The famous resort town on France’s Côte d’Azur is a vibrant haven for foodies and art lovers
Lunchtime on a warm spring Saturday on the Cours Saleya – Nice’s famous flower market, tucked away just one row of elegant fin de siècle buildings from the sea – and it’s hard to see how any business can be open in town, apart from restaurants and cafés. Everyone, it seems, is here; every table taken beneath the canopies and parasols, queues forming outside the most popular eateries, every bench taken with families tucking into paper-wrapped socca – a salty chickpea pancake – or gelati. It feels like high summer; the sky is a vivid blue, the palazzos and mansions beneath blazing butter yellow and warm, burnished terracotta.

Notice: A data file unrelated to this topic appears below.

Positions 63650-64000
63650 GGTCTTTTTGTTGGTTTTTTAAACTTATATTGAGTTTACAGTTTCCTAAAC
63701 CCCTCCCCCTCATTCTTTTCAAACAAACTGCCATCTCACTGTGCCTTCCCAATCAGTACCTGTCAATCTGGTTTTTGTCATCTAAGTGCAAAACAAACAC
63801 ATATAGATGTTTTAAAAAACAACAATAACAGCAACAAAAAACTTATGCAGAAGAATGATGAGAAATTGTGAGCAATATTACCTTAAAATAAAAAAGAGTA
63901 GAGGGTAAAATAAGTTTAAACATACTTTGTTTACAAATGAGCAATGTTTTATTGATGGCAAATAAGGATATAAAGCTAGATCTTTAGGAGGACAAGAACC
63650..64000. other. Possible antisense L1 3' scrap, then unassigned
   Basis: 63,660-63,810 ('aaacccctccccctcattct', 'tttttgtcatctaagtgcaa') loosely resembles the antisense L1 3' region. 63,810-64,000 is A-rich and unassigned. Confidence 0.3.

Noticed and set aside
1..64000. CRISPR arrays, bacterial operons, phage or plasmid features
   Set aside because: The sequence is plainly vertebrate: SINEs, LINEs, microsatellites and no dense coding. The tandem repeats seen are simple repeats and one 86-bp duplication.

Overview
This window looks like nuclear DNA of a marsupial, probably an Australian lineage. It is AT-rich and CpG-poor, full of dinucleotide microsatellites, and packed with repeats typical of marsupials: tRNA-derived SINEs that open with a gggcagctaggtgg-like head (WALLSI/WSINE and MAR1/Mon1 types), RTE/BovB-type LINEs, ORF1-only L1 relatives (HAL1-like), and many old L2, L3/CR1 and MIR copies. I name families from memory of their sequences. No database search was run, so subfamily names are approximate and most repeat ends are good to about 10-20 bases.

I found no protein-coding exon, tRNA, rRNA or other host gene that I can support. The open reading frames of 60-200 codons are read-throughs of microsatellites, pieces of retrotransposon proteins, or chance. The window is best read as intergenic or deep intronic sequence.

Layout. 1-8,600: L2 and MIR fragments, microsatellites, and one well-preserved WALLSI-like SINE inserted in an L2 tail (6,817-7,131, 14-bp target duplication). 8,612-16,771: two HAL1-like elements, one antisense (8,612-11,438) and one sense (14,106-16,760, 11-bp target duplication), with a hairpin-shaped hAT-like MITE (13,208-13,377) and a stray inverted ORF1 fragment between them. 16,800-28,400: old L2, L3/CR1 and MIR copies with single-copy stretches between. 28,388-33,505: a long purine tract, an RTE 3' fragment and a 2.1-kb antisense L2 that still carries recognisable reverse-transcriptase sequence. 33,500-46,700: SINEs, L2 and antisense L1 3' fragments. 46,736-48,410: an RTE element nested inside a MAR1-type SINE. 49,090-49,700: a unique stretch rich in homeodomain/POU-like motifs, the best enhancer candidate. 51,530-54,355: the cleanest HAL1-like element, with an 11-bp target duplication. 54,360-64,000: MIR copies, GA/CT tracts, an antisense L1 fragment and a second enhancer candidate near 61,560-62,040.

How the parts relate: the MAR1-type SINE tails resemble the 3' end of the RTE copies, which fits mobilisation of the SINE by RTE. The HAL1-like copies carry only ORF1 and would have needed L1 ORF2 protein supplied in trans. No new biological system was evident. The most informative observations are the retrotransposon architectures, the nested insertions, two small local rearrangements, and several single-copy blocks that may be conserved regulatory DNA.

It’s years since I’ve visited Nice, and the grand dame of the Côte d’Azur has certainly had a facelift in the intervening time. The town’s grandiose squares have been repaved, frontages repainted and a new tram system has gone some way to calming the gridlocked traffic. Palm trees billow in the breeze; on the Promenade des Anglais, neat lines of deckchairs are all taken, rows of faces tipped towards the sun. After the grey drizzle of home, it’s like stepping into an Insta-filtered world; a riot of colour and life.